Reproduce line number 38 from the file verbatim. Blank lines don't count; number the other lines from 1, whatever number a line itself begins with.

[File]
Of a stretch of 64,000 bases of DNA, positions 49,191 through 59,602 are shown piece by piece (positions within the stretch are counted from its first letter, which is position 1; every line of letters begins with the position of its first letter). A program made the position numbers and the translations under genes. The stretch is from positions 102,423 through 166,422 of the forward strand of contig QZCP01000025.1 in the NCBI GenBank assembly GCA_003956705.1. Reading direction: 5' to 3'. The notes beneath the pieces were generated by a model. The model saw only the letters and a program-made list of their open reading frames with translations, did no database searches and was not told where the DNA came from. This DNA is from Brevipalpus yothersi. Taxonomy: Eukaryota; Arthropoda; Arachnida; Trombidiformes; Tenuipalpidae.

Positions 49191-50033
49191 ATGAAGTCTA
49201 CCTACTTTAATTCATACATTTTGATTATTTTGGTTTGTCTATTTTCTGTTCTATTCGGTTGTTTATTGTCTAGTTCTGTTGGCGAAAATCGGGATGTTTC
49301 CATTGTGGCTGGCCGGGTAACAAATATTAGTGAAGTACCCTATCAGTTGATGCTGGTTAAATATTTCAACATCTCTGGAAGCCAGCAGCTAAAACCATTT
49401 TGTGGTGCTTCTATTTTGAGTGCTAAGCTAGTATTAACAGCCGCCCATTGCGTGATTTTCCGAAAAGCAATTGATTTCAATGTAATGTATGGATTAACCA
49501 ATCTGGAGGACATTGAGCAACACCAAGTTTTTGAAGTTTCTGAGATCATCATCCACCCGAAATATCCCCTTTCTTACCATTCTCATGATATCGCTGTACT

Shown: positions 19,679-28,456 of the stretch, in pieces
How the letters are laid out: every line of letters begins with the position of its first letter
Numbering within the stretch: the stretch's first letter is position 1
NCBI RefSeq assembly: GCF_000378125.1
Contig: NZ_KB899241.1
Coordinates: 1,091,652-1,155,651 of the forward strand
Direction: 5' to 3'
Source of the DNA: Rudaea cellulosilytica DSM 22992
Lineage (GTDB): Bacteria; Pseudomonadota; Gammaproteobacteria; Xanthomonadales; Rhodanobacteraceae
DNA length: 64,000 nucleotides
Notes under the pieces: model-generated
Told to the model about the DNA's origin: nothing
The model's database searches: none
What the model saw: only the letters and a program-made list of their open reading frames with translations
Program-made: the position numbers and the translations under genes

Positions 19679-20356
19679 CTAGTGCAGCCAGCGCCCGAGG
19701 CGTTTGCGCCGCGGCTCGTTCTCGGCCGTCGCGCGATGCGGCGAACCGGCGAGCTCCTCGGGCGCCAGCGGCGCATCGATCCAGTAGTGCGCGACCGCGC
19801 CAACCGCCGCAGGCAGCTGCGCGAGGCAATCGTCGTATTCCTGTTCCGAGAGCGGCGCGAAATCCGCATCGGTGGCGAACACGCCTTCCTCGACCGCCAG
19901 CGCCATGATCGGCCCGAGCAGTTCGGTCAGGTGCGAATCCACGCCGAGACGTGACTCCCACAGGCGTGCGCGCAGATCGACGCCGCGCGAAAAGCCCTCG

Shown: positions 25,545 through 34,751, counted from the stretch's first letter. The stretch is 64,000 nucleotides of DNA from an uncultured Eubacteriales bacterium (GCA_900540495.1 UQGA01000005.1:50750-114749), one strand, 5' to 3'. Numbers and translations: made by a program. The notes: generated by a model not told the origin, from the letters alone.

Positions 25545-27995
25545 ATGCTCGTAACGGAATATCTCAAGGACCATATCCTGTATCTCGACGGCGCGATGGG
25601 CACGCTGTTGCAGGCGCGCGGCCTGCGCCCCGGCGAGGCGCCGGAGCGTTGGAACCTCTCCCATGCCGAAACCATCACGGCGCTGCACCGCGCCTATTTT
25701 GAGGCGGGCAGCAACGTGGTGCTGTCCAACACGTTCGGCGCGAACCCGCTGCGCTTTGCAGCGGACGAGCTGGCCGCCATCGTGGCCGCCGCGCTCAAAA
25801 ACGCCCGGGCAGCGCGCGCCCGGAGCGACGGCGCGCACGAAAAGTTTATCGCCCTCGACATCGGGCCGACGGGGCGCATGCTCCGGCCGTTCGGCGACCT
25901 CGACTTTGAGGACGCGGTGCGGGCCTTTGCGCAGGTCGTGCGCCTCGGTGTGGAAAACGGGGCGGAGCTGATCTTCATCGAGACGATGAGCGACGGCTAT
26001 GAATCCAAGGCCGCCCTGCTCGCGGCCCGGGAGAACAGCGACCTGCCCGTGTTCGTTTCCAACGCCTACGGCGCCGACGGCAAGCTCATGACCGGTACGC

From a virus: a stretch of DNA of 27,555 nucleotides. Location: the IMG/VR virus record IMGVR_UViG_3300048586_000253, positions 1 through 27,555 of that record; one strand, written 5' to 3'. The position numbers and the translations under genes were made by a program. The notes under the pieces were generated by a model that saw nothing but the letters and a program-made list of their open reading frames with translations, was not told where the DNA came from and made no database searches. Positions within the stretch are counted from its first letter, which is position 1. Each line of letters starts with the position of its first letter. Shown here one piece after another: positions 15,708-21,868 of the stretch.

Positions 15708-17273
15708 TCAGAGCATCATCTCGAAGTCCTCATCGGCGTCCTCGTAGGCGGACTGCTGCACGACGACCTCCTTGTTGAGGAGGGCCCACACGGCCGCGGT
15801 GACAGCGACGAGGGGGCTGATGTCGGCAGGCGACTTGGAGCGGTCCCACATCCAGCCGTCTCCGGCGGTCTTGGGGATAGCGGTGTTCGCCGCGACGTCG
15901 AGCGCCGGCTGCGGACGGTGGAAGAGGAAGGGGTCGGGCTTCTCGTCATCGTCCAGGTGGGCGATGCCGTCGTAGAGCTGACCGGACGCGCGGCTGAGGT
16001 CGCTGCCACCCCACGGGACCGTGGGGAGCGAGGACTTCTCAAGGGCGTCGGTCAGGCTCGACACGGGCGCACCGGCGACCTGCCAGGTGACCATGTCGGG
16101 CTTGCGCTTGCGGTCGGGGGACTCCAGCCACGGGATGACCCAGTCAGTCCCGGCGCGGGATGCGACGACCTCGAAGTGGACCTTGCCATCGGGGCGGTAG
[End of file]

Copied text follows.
15708 TCAGAGCATCATCTCGAAGTCCTCATCGGCGTCCTCGTAGGCGGACTGCTGCACGACGACCTCCTTGTTGAGGAGGGCCCACACGGCCGCGGT